Not All Manipulation Is Gaslighting - Here's How To Spot The Difference

By now, you've probably heard the term gaslighting and maybe you've even used it in a tweet or text to describe the bad behavior of a romantic partner, or even a political figure. In 2016, Teen Vogue published an essay headlined, "Donald Trump is Gaslighting America," and the piece went viral, with NPR reporting the article had been viewed more than 1.2 million times. So it would seem that the term gaslighting is here to stay, and unfortunately for many of us, we have experienced the phenomenon on a personal level.

Before gaslighting started making headlines, it had long been featured in the world of cinema. "The Truman Show," the classic 1998 sci-fi drama featuring Jim Carrey, practically serves as a case study for this particular flavor of manipulation. The titular Truman finds himself as the unwitting star of a reality show in which his entire life has been engineered by a studio to serve as entertainment for the masses. As he starts to notice the strangeness of his existence, those closest to him, including his best friend and wife, do everything they can to convince him that he's delusional.

The events of "The Truman Show" capture the essence of gaslighting's unique place in the broader category of manipulation, as well as why it's so dangerous. It's all about making someone doubt their own perceptions and judgments.

It's only gaslighting if you begin to question your reality

It can be easy to confuse manipulation with gaslighting, as gaslighting is a form of manipulation, according to Dr. Stephanie Sarkis. "There is a fine line. Influence or manipulation is used in various fields, particularly marketing and advertising, to get us to buy things," she explained to Psychology Today. "It's just how we learn to work the system."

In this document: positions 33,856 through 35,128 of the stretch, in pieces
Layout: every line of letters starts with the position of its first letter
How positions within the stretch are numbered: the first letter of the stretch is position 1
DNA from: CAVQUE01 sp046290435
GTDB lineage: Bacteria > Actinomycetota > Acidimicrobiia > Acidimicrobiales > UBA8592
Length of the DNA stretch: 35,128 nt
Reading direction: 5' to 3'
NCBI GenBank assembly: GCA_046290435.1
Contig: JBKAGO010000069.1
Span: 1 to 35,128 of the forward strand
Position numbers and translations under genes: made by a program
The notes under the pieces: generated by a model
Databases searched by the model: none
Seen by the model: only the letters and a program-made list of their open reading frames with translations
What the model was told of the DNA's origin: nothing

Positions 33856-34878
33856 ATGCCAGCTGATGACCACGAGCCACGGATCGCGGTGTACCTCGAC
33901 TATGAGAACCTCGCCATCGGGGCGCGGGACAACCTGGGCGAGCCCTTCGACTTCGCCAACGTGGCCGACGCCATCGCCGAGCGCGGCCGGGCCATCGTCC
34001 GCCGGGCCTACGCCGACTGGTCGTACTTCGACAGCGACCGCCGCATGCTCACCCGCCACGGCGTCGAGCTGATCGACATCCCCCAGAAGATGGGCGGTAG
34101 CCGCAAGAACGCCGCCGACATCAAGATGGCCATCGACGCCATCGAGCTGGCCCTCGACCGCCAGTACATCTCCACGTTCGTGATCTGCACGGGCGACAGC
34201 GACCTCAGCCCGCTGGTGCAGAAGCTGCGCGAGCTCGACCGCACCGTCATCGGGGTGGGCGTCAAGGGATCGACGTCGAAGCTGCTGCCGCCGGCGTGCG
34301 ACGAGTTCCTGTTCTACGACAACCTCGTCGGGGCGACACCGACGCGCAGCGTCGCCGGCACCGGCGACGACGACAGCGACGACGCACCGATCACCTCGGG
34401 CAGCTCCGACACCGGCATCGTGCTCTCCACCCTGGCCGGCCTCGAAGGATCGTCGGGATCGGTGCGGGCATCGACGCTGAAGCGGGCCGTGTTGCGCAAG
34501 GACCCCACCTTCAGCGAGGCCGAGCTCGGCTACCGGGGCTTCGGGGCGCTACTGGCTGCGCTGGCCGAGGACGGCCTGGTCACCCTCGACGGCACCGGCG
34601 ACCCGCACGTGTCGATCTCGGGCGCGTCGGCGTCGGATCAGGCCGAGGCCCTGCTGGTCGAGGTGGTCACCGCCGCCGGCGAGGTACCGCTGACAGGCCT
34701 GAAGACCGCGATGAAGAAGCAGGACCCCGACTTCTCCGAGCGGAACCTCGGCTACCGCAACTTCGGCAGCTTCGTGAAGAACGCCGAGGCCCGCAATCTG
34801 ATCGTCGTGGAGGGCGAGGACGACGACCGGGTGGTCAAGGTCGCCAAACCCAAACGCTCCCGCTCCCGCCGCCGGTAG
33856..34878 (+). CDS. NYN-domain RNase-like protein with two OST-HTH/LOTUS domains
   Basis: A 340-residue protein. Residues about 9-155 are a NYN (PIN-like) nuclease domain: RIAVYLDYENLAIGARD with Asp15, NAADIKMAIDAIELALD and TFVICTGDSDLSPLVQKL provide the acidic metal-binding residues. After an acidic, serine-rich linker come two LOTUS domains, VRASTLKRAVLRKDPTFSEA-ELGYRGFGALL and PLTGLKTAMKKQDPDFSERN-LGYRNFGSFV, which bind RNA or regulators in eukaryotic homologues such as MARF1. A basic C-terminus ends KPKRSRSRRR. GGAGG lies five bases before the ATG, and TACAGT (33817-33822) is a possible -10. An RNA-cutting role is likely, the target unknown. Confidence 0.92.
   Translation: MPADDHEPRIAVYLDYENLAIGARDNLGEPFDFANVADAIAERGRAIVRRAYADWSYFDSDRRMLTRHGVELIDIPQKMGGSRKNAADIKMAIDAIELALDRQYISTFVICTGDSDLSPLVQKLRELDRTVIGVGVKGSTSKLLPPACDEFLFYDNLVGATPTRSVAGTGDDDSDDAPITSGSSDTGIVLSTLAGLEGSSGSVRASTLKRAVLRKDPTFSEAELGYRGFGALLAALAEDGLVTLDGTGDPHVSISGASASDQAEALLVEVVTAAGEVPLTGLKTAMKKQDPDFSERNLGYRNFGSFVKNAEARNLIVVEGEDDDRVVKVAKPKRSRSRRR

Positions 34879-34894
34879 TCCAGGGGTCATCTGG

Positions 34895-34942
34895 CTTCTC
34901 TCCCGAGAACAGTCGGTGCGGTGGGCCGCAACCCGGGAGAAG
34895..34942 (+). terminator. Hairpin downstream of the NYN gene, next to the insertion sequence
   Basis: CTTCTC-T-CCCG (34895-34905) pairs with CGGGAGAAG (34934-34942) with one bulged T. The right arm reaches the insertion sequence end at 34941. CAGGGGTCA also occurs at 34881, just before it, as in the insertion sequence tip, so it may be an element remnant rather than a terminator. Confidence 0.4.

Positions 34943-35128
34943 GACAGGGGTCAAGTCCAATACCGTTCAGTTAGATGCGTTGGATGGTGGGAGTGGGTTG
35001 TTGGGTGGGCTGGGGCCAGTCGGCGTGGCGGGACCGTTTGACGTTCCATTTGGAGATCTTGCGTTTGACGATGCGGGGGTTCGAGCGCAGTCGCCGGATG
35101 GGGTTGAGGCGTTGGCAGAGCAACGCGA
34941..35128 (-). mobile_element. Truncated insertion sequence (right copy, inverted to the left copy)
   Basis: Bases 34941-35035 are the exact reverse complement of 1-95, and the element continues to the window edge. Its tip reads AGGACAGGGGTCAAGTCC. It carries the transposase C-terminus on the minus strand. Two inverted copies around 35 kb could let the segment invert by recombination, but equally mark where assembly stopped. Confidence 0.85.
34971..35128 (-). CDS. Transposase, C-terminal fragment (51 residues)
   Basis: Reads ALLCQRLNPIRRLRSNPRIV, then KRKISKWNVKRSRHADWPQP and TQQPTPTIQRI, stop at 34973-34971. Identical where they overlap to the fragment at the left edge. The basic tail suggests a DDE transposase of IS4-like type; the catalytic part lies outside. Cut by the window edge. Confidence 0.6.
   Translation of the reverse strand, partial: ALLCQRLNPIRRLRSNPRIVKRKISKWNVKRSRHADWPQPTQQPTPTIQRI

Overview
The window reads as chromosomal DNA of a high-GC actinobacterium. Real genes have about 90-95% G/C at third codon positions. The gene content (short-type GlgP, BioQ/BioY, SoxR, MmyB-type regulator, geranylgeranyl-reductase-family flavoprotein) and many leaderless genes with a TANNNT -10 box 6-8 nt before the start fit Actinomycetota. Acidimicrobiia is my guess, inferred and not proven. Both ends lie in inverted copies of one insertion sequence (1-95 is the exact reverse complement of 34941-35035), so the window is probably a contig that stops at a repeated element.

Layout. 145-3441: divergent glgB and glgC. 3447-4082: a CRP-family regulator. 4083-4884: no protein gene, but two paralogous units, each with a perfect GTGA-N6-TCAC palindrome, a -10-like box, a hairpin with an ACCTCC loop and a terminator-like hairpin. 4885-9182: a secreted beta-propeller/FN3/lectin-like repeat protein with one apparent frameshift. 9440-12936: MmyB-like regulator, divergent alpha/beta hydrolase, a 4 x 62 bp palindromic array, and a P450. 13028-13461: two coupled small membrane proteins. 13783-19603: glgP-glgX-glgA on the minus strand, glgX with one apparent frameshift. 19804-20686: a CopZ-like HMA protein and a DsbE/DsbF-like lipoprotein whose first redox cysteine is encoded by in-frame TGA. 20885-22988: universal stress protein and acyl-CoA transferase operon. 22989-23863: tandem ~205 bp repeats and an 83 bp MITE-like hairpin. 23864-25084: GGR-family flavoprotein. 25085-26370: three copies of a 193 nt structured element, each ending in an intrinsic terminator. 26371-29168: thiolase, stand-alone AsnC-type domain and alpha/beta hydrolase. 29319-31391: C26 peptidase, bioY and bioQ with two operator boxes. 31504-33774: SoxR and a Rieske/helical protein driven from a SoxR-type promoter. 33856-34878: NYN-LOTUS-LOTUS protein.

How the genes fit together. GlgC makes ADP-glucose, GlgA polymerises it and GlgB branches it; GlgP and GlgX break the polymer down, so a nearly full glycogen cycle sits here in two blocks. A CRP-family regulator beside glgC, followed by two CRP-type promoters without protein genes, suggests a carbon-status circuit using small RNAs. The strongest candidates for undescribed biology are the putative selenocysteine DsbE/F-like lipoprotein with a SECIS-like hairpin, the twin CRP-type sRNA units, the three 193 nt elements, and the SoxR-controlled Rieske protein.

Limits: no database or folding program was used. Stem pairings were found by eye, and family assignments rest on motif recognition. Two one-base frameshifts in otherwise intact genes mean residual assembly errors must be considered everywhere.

However, gaslighting goes beyond using deceit or guile to get someone to give us what we want. It's an insidious form of abuse that can destroy a person's sense of self. "I think of gaslighting as trying to associate someone with the label 'crazy,'" Paige Sweet, Ph.D., told Forbes. The gaslighter may draw on an arsenal of manipulation tactics to achieve this outcome, such as denying that multiple events ever took place, purposefully engaging in contradictory behaviors, or downplaying the legitimacy of their target's feelings (via Simply Psychology).

"It's making someone seem or feel unstable, irrational, and not credible, making them feel like what they're seeing or experiencing isn't real, that they're making it up, that no one else will believe them," Sweet continued. This goal serves the abuser's ultimate aim: complete power and control over not just a person's actions, but their mind.

Gaslighting typically involves a power imbalance

Gaslighting can occur in any social situation, on both small and large scales. However, unlike broader manipulation, which can be used by anyone to get what they want, gaslighting is typically employed by someone who holds power over another person. This might come in the form of a boss who exploits their influence over an employee's job security or a doctor who refuses to take a patient's concerns seriously because they are a woman. As Robin Stern, Ph.D., explained to NBC News, these power imbalances leave "the target of the gaslighting ... terrified to change up [the relationship] or step out of the gaslighting dynamic because the threat of losing that relationship — or the threat of being seen as less than who you want to be seen as to them — is quite a threat."

To maintain the upper hand and preserve the power dynamic, the gaslighter will often isolate their target from their support system. This forces the victim to rely on them more and more, making it easier to infiltrate their psyche and normalize the abusive behavior. "The most distinctive feature of gaslighting is that it's not enough for the gaslighter simply to control his victim or have things go his way: It's essential to him that the victim herself actually come to agree with him," associate professor of philosophy Andrew D. Spear wrote in a 2019 paper published by Inquiry (via Forbes). This can be especially difficult to contend with if the manipulator is a loved one, such as a partner or parent.

If you or someone you know is dealing with domestic abuse, you can call the National Domestic Violence Hotline at 1−800−799−7233. You can also find more information, resources, and support at their website.